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Your Afterlife Tour Guide
“I’m here for Barnes.”
I glanced down at the name that Gideon had scrawled on my little notepad, to make sure I had gotten it right. Right there, in Gideon’s nearly indiscernible chicken scratch, was “Barnes.” Thank God I hadn’t screwed this up.
The mortician must’ve been around middle age, but he looked older. He straightened his glasses and gazed at me, expressionless. “Ah, yes. This way.”
He led me past the Victorian furnishings, gold leafing, and earns on pillars, the well-groomed face of the funeral home, to a white door beneath the staircase. This white door, beneath the staircase with its perfect molding, led to another staircase, a concrete one leading to the underbelly of this business. The mortician flicked a light switch, and the harsh glow and distinct hum of fluorescent lights started over us. I followed him down the stairs, my backpack slung over one arm.
The basement of a funeral home is where the pleasantness and decoration comes to an abrupt stop. All the creakiness and grumbling of regular basements was present, but with the lights on, there was little creepiness. There was a large boiler and an overfilled fuse box on the wall. A door separated this area from the embalming room, but I still knew very well of the embalming room’s location. The mortician’s feet dragged slightly on the ground as he walked.
We ventured deeper into the depths of the place until we came upon them: the fridges. Giant metal boxy things, about five of them, each fitting probably three or so bodies. It reminded me of a human filing cabinet. Some people might’ve been freaked out, but I was intrigued. I would not have taken this job otherwise.
There was a metal folding chair in front of the second cooler. Set out for me? Courteous.
“He’s the only one in here right now,” the funeral director said, straightening his glasses again, though they hadn’t been crooked. Probably just a nervous habit.
“Thanks,” I said, walking up to the chair and setting my bag on the floor. I wondered if he had known how much easier he made my job by keeping Barnes alone. If there was more than one body, I would be required to open up the cooler and look right at the one I was supposed to be watching. I had done that once before, and it felt odd, staring at this gray dead guy who I had never met, wondering what his story was for hours on end.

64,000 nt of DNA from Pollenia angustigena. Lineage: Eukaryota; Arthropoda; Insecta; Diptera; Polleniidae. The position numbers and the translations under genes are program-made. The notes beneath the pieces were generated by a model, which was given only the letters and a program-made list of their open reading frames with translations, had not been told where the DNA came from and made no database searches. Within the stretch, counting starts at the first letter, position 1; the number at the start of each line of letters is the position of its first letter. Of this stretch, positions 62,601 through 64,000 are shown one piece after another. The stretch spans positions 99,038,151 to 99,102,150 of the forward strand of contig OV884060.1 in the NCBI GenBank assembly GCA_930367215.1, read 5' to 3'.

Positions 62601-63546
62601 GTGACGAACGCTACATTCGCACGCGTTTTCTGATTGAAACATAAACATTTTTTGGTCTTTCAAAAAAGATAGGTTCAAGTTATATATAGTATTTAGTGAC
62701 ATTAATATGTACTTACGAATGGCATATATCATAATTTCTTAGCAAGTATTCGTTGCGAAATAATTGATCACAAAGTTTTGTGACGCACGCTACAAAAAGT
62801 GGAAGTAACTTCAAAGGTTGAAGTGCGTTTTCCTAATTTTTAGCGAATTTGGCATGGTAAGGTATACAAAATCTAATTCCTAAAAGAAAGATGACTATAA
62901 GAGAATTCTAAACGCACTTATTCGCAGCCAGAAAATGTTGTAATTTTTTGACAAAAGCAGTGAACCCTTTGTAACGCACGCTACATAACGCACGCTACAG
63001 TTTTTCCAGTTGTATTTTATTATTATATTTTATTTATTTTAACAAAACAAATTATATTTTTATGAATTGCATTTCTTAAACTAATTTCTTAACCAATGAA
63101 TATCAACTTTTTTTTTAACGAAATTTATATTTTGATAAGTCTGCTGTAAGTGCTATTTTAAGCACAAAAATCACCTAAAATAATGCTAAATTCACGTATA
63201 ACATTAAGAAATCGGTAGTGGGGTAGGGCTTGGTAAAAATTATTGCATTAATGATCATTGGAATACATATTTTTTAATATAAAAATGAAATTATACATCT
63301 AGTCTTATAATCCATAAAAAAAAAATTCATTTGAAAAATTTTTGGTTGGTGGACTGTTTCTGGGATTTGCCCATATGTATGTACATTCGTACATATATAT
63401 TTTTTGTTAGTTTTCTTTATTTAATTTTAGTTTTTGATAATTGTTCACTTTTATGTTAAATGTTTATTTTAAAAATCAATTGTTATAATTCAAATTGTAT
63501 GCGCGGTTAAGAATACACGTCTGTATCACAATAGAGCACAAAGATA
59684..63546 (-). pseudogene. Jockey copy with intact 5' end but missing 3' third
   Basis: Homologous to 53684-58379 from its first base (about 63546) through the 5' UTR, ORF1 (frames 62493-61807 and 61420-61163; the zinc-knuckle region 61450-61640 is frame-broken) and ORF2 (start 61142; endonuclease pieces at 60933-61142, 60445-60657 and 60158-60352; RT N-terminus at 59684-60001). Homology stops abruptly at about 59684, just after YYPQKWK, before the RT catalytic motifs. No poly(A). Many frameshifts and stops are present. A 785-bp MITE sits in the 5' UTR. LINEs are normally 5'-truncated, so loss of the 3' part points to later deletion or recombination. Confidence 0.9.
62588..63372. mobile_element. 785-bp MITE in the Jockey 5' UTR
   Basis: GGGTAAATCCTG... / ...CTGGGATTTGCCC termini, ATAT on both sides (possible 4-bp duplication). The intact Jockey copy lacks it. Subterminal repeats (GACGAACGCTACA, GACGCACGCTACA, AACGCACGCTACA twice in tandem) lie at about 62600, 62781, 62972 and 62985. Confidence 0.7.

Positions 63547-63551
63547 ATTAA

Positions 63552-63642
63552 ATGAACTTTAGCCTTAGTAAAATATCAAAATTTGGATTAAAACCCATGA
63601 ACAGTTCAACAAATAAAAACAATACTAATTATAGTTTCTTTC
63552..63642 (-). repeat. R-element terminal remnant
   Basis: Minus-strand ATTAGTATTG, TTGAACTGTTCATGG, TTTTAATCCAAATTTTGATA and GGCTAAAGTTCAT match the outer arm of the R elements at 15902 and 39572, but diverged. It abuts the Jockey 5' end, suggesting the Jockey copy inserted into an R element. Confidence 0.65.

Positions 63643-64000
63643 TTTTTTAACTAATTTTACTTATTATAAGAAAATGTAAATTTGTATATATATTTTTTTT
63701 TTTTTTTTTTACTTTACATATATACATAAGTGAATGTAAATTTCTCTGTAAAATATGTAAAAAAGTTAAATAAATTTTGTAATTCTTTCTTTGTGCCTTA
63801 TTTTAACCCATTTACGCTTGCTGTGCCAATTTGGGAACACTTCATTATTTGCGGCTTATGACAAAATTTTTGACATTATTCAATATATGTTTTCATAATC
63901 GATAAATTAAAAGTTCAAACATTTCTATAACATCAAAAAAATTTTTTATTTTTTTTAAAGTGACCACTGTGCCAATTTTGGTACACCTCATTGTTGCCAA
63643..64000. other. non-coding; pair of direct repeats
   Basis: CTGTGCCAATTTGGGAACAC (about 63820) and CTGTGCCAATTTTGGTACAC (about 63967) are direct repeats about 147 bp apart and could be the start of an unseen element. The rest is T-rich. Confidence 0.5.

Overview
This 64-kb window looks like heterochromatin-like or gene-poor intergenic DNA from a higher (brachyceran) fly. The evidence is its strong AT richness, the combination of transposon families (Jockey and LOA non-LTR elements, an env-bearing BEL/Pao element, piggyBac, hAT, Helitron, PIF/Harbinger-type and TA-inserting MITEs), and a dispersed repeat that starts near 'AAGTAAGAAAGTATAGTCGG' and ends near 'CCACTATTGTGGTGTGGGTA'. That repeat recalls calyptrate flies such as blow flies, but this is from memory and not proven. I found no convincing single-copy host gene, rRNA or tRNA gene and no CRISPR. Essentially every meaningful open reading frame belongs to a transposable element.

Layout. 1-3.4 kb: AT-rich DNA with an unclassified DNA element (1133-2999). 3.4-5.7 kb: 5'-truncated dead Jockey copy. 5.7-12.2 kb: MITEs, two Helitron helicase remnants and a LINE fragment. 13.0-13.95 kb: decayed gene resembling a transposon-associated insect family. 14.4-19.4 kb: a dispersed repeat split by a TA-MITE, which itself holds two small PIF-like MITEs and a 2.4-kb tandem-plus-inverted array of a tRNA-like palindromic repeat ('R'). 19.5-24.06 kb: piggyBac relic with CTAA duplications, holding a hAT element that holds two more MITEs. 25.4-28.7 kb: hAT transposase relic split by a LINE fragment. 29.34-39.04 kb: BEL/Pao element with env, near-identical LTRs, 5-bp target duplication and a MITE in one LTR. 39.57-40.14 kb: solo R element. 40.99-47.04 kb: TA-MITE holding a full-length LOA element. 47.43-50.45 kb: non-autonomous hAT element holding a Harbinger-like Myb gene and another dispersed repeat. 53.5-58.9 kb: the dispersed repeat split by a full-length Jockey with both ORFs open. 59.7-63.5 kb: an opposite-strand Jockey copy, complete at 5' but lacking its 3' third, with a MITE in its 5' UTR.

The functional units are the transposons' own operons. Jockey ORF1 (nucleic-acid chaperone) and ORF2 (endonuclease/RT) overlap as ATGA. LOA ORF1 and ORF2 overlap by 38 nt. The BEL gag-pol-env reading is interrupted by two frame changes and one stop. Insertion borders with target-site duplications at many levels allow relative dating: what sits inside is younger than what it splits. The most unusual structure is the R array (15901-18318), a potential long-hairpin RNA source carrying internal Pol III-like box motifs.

“The toilet’s upstairs, down the hall, on the right,” the mortician told me. “Uh, there’s a futon by the basement stairs, maybe you saw it walking in…you’re staying overnight, right?”
“We’re closing up in…about ten minutes, but if you need something before then…” he trailed off.
“Thanks,” I said again. Even though it was my first Friday night job, I knew could handle this, no problem.
In the Jewish religion, we believe that the soul departs the body immediately upon dying. However, until the body is buried, the soul is not at rest. It, for lack of a better word, hangs around. It stays with its body, but not on the inside. This out-of-body experience is a very distressing time for the soul. So, from the time of death until the burial, there must be a watcher, a shomer, with the body at all times. Usually the shomer is a family member of the deceased, but not very many people find the thought of sitting with their dead relatives for hours at a time to be the least bit appealing. When somebody kicked the bucket and nobody cared to stay with them long-term, their family called Gideon, and Gideon called one of “his boys.” He called all his shomers “boys,” even though some were girls. I was one of “his boys” since a little while after my sixteenth birthday.
“Think of the mitzvahs,” my father said when trying to get me to take the job. The mitzvahs were good and well, yes, but I was particularly interested in the money. It was ninety bucks a pop. That’s ninety bucks to hang around with a dead guy for a few hours, until I turned him over to his family or a mortician or whoever for the funeral. Not too bad, I thought. Becoming a shomer was not a hard sell for someone like me, who preferred not to spend too much time with the living and liked making money.
Friday jobs paid double, a hundred eighty bucks. That was because you had to stay from Friday evening, until Saturday night, after Shabbat ended. I had never had a Friday job before, as they usually weren’t given to people as young as me. I was thrilled.
What were other teenagers doing on their Friday nights? Having keg parties in the woods, staying home to play video games, hanging around in front of 7-11, stuff like that. What was I doing? Sitting in a metal folding chair in a dank basement, keeping a soul company.
I was alone with Barnes, my first Friday night dead. I pulled out my Tehillim quietly and looked around. There was a label on the cooler: Barnes, Abraham. I was tempted to open it, but I didn’t.
“Gut Shabbes, Mr. Barnes,” I said to the empty room. “Your afterlife tour guide is here.”
I was hardly an afterlife tour guide. More of a pre-burial companion, and not a great one at that. The truth was, I wasn’t sure there was even a soul in that room. There were no auras or spooky feelings, no indications that any presence was there aside from my own. If there had been a soul, he must’ve thought he was screwed. “This is who they send to help me into the afterlife?” he must’ve remarked, as I sat on the chair, Tehillim in my lap, considering whether or not to eat my sandwich.